SARS-CoV-2 Antibody SERO responses do not predict COVID-19 disease MESHD severity

    Authors: William S. Phipps; Jeffrey A. SoRelle; Quan-Zhen Li; Lenin Mahimainathan; Ellen Araj; John Markantonis; Chantale Lacelle; Jyoti Balani; Hiren Parikh; E. Blair Solow; David R. Karp; Ravi Sarode; Alagarraju Muthukumar

    doi:10.1101/2020.05.15.20103580 Date: 2020-05-18 Source: medRxiv

    Background: Initial reports indicate adequate performance SERO of some serological-based SARS-CoV-2 assays. However, additional studies are required to facilitate interpretation of results, including how antibody SERO levels impact immunity and disease MESHD course. Methods: In this study, a total of 968 subjects were tested for IgG antibodies SERO reactive to SARS-CoV-2. We confirmed analytic specificity using 656 plasma SERO samples from healthy donors, 49 sera from patients with rheumatic disease MESHD, and 90 specimens from individuals positive for PCR-based respiratory viral panel. One-hundred seventy-three cases of confirmed TRANS or suspected SARS-CoV-2 were tested for IgG. A subgroup of 37 SARS-CoV-2 PCR-positive cases was tested for nucleocapsid-specific IgM antibody SERO using an in-house developed microarray method. Antibody SERO levels were compared between disease MESHD severity groups. Results: All specificity specimens were negative for SARS-CoV-2 IgG antibodies SERO (0/656, 0%). Cross reactivity was not detected in specimens with antinuclear antibodies SERO and rheumatoid factor, or cases with previous diagnosis of viral infection MESHD including human coronavirus. Positive agreement of IgG with PCR was 83% of samples confirmed to be more than 14 days from symptom onset TRANS, with less than 100% sensitivity SERO attributable to a case with severe immunosuppression. Virus-specific IgM was positive in a higher proportion of cases less than 3 days from symptom onset TRANS. No association was observed between mild and severe disease MESHD course with respect to IgG and IgM levels. Conclusions: The studied SARS-CoV-2 IgG assay had 100% specificity and no adverse cross-reactivity. Index values of IgG and IgM antibodies SERO did not predict disease MESHD severity in our patient population.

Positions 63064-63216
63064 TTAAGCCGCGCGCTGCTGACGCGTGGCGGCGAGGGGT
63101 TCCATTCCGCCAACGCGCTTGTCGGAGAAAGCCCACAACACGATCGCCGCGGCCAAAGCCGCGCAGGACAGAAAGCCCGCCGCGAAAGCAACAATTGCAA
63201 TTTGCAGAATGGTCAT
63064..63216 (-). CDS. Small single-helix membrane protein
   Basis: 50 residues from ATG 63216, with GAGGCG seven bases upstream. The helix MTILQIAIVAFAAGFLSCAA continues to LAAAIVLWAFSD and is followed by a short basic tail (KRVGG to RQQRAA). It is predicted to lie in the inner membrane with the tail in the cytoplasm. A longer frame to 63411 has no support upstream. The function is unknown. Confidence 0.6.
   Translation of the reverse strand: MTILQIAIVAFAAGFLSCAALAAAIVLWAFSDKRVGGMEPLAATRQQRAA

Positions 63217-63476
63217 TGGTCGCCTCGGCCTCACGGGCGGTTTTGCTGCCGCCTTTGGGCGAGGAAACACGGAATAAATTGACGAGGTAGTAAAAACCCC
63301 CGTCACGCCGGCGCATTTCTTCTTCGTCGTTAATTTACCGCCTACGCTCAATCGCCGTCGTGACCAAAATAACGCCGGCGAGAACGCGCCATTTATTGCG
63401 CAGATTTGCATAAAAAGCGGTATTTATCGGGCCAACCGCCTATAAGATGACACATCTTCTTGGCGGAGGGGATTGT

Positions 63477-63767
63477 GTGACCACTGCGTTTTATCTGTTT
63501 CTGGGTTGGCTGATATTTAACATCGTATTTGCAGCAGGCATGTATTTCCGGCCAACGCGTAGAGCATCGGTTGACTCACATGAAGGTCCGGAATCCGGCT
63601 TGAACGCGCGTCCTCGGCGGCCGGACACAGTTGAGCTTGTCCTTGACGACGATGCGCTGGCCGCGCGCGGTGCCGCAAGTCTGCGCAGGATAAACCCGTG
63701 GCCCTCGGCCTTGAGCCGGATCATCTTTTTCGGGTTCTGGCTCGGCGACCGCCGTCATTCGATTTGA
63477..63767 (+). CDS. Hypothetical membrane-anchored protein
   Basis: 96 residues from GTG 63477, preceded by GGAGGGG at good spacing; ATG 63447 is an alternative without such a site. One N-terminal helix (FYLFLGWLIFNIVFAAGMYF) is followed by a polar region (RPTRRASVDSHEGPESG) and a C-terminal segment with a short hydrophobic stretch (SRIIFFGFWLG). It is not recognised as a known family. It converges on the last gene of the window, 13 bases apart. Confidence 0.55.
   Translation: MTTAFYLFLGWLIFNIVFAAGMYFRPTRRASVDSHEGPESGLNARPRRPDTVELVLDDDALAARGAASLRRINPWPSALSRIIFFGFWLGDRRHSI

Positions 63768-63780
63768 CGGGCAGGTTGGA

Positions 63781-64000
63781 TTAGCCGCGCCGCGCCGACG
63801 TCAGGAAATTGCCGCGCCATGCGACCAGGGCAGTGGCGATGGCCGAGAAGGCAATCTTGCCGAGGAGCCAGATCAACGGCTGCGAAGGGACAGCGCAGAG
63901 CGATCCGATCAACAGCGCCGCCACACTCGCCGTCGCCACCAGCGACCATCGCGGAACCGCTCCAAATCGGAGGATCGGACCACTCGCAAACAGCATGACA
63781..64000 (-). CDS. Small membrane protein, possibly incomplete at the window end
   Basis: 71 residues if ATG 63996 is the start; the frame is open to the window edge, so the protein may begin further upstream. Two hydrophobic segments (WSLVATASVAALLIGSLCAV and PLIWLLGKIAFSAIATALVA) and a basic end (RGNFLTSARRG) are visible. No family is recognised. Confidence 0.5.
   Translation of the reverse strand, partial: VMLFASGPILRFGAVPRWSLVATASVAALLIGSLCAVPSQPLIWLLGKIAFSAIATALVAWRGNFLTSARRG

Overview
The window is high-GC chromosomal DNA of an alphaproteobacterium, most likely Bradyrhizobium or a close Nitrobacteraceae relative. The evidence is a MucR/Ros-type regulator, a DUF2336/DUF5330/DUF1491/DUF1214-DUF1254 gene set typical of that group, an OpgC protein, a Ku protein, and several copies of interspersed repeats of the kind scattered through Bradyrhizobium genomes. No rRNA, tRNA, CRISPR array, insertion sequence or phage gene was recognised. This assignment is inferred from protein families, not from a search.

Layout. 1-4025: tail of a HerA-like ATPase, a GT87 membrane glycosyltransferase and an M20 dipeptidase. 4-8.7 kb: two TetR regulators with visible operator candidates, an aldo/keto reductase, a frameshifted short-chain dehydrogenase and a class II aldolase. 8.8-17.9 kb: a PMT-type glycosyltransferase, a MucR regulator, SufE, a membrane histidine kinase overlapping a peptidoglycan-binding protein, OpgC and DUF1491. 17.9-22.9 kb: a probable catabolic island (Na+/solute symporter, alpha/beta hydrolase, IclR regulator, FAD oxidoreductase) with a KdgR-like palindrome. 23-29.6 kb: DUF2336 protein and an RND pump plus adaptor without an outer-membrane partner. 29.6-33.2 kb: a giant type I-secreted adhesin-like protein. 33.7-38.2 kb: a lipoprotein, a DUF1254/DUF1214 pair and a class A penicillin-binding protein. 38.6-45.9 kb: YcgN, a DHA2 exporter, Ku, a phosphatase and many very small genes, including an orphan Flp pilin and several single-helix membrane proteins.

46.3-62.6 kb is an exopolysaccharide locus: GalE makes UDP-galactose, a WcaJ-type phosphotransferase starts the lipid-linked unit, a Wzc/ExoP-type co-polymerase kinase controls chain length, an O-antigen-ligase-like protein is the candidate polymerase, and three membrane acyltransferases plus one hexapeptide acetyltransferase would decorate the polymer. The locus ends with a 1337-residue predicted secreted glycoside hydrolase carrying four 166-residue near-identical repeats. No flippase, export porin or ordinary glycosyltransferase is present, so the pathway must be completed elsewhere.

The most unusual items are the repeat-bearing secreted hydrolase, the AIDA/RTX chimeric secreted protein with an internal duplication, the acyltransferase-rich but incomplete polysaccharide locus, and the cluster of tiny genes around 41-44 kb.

Repurposing of Miglustat to inhibit the coronavirus Severe Acquired Respiratory Syndrome MESHD SARS-CoV-2

    Authors: Sreejith Rajasekharan; Rafaela Milan Bonotto; Yvette Kazungu; Lais Nascimento Alves; Monica Poggianella; Pamela Martinez Orellana; Natasa Skoko; Sulena Polez; Alessandro Marcello

    doi:10.1101/2020.05.18.101691 Date: 2020-05-18 Source: bioRxiv

    Repurposing clinically available drugs to treat the new coronavirus disease MESHD COVID-19 is an urgent need in these early stages of the SARS-CoV-2 pandemic, when very few treatment options are available. The iminosugar Miglustat is a well-characterized drug for the treatment of rare genetic lysosome storage diseases such as Gaucher MESHD and Niemann-Pick type C, and has also been described to be active against a variety of enveloped viruses. The activity of Miglustat is here demonstrated for SARS-CoV-2 at concentrations achievable in the plasma SERO by current clinical regimens without cytotoxicity. The drug acts at the post-entry level and leads to a marked decrease of viral proteins and release of infectious virus. The mechanism resides in the inhibitory activity towards -glucosidases that are involved in early stages of glycoprotein N-linked oligosaccharide processing in the endoplasmic reticulum, leading to a marked decrease of the viral Spike protein. The wealth of available data on the clinical use of Miglustat for the treatment of lysosomal storage disorders and the antiviral properties against SARS-CoV-2 make it an ideal candidate for drug repurposing.

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MeSH Disease
Human Phenotype
Transmission
Seroprevalence